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Fianna Fail's Don Quixote is merely tilting at windmills

To all appearances, Micheal Martin, in the announcement of the new Fianna Fail frontbench, has learnt nothing and forgotten nothing. Even with the restrictions under which he operated, he had the chance to start a recovery programme for the party that he helped bring to its knees, but seems to have grasped on a programme of action not unlike that of the Knight of the Rueful Countenance, Don Quixote himself, when he set out to battle windmills.

Martin is protected by the neophyte character of much of his team and it will be interesting to see how they respond to the challenge. But the real problem he faced was that of dealing with what looks like a relentless act of collective self-immolation by a once-great political organisation.

How do we summarise this? The best way is by looking back at the chronology of events and identifying those that were errors of an egregious nature requiring apology or change of heart. How did power drain from Fianna Fail? Is there a road back? Should one start with any apology? Should one make provision for the offer of a new deal?

At the time of Cowen's elevation to the job of Taoiseach, in the spring of 2008, Fianna Fail had a respectable mid-term level of support at about 39pc. In March 2008, the main issue was Bertie Ahern, who was told he had to go by Cowen and departed the scene while it was still outwardly comfortable and in good shape. Cowen then became the issue and there was a slight rise of approval for April 2008 to 40pc, but this then dropped back in late April to 38pc. Cowen and the Lisbon Treaty referendum were the main issues.

The defeat of Fianna Fail over the referendum was politically a fiasco but resulted in an increase in support, up to 40pc. In September, it was down a bit, to 36pc, a manageable level of support. It was the bank crisis, with the bank guarantee put in place at the end of that month, that did the business. Support dropped 10 points to 26pc. For more than two years it stayed in the low to mid-20s, an unprecedented decline in party fortunes unaddressed by Cowen and his Cabinet, including Martin.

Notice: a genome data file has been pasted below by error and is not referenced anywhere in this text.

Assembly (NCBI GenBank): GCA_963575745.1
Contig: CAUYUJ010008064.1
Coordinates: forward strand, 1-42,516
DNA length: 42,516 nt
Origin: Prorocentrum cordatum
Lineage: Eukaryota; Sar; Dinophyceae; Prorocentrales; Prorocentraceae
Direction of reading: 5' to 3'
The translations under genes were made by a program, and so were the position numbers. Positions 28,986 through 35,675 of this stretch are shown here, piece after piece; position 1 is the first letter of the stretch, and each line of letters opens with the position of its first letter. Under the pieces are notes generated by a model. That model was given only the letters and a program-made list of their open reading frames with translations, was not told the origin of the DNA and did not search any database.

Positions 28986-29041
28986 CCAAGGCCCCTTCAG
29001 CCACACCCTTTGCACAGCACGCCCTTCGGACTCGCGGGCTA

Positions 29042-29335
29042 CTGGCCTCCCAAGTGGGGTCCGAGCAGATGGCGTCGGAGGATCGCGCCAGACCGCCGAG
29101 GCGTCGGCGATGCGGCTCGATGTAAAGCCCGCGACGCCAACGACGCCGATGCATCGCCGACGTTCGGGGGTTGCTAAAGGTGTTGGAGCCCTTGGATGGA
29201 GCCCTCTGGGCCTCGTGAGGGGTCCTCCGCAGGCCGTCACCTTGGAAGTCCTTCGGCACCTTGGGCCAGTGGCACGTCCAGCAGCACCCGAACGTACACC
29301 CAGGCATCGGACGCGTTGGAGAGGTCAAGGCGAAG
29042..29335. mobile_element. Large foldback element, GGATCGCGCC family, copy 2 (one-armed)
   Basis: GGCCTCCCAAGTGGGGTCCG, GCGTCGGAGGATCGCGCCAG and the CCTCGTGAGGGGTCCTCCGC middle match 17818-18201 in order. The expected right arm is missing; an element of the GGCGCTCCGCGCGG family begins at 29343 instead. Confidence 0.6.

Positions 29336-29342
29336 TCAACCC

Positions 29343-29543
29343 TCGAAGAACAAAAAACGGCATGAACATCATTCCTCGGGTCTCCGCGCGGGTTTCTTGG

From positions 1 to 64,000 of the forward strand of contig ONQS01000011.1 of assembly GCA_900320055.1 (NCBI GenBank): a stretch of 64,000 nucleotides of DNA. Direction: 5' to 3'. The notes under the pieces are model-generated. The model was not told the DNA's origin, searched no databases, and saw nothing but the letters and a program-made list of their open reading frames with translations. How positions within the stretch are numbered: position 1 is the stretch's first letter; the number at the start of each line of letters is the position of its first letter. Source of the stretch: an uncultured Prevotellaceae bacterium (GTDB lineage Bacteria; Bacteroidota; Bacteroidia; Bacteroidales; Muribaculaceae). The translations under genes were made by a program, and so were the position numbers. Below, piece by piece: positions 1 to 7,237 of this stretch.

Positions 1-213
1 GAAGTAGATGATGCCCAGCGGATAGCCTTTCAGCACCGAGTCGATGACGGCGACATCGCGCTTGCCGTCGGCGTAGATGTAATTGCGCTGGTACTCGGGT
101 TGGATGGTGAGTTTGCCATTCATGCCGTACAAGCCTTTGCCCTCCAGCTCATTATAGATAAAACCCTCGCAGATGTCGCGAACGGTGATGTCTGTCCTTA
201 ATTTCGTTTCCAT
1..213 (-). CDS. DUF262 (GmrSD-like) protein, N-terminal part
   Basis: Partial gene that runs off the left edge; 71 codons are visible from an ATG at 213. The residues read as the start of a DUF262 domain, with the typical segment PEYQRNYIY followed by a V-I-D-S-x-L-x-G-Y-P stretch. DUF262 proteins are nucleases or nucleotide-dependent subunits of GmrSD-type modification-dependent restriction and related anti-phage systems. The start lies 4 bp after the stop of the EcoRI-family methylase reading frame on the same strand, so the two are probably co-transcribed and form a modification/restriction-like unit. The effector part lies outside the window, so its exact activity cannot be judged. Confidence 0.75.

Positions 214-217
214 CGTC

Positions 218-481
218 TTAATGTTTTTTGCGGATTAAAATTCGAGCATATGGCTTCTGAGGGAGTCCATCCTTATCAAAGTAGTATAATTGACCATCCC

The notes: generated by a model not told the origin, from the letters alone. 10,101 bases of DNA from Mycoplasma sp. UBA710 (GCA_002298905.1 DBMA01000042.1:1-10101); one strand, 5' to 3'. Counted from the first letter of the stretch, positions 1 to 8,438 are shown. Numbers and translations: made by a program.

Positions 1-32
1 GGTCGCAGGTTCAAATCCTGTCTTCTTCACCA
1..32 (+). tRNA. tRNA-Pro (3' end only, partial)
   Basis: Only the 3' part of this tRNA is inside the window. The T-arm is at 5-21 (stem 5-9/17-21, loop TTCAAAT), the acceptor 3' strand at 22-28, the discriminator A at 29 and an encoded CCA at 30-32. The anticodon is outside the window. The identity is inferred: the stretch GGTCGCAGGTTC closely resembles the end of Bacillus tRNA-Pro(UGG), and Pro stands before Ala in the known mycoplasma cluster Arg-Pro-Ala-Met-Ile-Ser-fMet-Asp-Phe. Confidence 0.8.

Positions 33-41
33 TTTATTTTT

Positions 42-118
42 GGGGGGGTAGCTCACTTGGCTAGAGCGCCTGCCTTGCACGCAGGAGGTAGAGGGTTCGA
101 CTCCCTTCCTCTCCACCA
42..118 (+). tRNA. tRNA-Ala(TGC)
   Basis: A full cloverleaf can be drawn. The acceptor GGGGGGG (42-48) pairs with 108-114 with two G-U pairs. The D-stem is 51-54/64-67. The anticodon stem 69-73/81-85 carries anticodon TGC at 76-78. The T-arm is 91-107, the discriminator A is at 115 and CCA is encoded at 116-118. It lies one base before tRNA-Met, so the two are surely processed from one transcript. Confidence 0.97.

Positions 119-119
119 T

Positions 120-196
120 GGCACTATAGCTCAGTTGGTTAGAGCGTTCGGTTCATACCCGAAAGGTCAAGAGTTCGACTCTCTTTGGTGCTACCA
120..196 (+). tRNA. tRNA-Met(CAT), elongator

The party was clearly not losing ground, electorally, it had lost it and nothing was helping. There was reassurance in the fact that no comparable gains were there for the other parties. Fine Gael and Labour were not picking up enough to panic Fianna Fail, but party support had become a major issue for the electorate.

Fianna Fail went doggedly on, through the European and local elections and then the second Lisbon Treaty referendum in the autumn of 2009. Its poll standing kept on dropping, 23pc, 22pc, 21pc. Then it added NAMA to the litany of danger areas to be faced by the Government. By the end of 2010, support was down to 18pc, falling to 17pc as senior party members announced their departure and an election loomed.

It came to rely on the worst of props, the Green Party. So long as they held together, and despite the annihilation predicted for their partners in power, there seemed to be time in hand. The Dail was still little over three years into its five-year term. Cowen was soldiering on. The army metaphor is appropriate: his electoral stance and his method of campaigning was that of a blunt and at times brutal fighter. In such circumstances, it is perhaps understandable no one thought of changing policies or objectives.